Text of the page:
These well-known killers represent only a handful of the American mass shooters of recent years. Before their rampages, how others considered them varied greatly, ranging from reasonably normal, well-regarded, and kind (Kazmierczak), to acutely peculiar, if more or less nonthreatening (Lanza, Holmes, and Page), to outright scary (Loughner and Cho). That each was deeply and dangerously mentally ill, able to emerge from some dark hell borne in their own psyche to slaughter innocents, became obvious only after they acted out.
And every one of them was legally eligible to purchase or access the guns they used without restriction.
That the “mentally ill” should be prohibited from purchasing, owning, or possessing firearms seems self-evident; in fact, as I’ve tracked commentary online, in particular that discussing specific acts of individual shooters such as Lanza, Holmes, and Loughner (being the most recent in our collective social memory) that “they never should have been allowed access to weapons in the first place” because of their obvious mental illness and history of bizarre and often threatening behavior is oft-repeated. This has been true in law enforcement-based forums, where most or all of the commenters either work, or are otherwise engaged, in law enforcement. Technically, selling firearms to the severely mentally is already illegal. But there are a couple glaring problems with what seems to be an obvious and simple answer.
First, many states submit almost no mental health data to the FBI’s National Instant Criminal Background Check System (NICS). Whether to participate or not is up to the individual states and only 27 authorize or require pertinent mental health data be reported. Of those that do authorize or require the reporting such data to NICS, most report only a very tiny percentage of patients. Individual states may also have reporting laws/rules by which they determine who can and cannot own or possess firearms. Expect filling the reporting gaps to be a part of any discussion in the gun control debate.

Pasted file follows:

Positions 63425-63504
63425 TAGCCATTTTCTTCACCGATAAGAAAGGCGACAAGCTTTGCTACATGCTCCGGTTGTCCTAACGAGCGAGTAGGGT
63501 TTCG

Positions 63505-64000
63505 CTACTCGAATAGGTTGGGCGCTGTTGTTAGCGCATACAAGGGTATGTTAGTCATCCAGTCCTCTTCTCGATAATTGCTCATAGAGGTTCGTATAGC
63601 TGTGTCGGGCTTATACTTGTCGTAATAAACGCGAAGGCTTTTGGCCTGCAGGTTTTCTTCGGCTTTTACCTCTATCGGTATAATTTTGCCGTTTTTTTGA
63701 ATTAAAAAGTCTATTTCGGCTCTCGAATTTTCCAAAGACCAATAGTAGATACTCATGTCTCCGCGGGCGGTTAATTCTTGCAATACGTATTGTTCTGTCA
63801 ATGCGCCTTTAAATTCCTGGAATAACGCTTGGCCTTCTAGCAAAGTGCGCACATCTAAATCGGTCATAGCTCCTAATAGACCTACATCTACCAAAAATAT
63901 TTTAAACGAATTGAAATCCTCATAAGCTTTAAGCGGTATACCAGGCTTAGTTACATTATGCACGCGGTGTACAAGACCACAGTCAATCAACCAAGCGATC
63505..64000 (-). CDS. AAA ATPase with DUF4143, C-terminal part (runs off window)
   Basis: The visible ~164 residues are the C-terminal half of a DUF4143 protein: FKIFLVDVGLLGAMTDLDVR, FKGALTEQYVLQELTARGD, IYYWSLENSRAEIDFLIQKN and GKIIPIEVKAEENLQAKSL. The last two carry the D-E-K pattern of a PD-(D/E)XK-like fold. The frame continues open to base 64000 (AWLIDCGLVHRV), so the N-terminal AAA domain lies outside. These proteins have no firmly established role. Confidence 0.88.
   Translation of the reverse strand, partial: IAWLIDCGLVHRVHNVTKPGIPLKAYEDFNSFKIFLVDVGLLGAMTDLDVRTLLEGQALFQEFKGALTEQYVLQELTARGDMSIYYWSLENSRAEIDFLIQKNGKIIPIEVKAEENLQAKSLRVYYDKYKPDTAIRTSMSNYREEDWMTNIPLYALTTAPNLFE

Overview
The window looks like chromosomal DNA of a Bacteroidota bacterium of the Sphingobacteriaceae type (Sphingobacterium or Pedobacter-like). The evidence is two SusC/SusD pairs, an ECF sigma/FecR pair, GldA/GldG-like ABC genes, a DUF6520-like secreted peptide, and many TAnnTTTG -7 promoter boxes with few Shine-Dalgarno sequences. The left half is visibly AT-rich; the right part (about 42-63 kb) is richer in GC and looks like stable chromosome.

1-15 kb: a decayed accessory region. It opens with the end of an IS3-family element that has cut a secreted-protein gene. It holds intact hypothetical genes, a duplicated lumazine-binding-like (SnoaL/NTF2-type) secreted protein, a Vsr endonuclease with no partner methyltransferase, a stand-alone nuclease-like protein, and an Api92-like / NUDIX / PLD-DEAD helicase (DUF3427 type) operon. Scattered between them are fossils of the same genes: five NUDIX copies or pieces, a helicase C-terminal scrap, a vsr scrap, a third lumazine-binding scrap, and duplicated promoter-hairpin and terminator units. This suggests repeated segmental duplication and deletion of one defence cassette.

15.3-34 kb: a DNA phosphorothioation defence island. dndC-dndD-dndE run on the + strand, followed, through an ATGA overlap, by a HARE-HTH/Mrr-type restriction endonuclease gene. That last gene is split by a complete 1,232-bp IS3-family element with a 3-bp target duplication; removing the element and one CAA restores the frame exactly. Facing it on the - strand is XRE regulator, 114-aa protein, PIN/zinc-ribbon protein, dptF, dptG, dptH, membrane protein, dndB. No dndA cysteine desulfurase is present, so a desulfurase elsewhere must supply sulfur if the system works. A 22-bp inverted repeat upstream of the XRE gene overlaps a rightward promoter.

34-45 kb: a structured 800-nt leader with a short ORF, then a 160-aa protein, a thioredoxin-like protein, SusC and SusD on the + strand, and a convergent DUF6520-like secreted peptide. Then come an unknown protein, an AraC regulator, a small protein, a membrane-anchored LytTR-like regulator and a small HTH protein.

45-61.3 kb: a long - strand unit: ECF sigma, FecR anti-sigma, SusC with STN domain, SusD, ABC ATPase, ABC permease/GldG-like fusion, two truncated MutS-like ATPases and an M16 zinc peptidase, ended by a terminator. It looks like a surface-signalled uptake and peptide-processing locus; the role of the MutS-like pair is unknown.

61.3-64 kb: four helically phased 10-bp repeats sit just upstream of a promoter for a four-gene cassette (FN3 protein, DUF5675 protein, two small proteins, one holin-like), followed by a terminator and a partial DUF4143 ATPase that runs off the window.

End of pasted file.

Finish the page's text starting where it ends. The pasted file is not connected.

The second serious problem in trying to keep guns out of the hands of the mentally ill is how frustratingly vague or all-encompassing the definition might become. Generally, only those who have been adjudicated severely mentally ill by a court or involuntarily committed to a psychiatric facility can be found unfit and barred from getting a gun and, as most of us who work in or with law enforcement knows, the bar is set very high for either category. For the record, I’m okay with that; setting it too low potentially invites arbitrary and capricious declarations of unfitness, or involuntary detention and commitment, of the “everyday” mentally ill who pose no threat to themselves or others. Every neighborhood and community has its share of eccentrics, every family and social circle is touched by the mental illness of one or more of its members, but are they dangerous? Almost always the answer is “No.” And, statistically speaking, in any given year more than a quarter of all Americans will experience a diagnosable mental illness of some sort – and cops are not immune by a long shot. Should someone with an anxiety disorder, mild depression, or other disorder far afield from those common the truly dangerous be prohibited from keeping guns when their disease has never caused them to menace themselves or another? What if time on the trap range or a day pheasant hunting is what keeps them most grounded? Should we take away their shotgun?
Our fear is that, in the rush to figure out how to keep guns out of the hands of the truly dangerous, the rights and privacy of those who might suffer from mental illness but present no threat whatsoever will be trampled out of fear and overreaction. We are concerned about how vaguely the term “mentally ill” is tossed about in the current discussion, and that how mental illness is perceived and what it really is become confused. And we worry about the unintended consequences of poorly considered legislation, written by well-meaning if sometimes uninformed (or politically driven) lawmakers. Done wrong, it might drive those who could benefit most from receiving care away out of fear they might lose their privacy or certain rights. Many mental illnesses are very manageable - curable even - but patients need to be able to freely and confidently access care.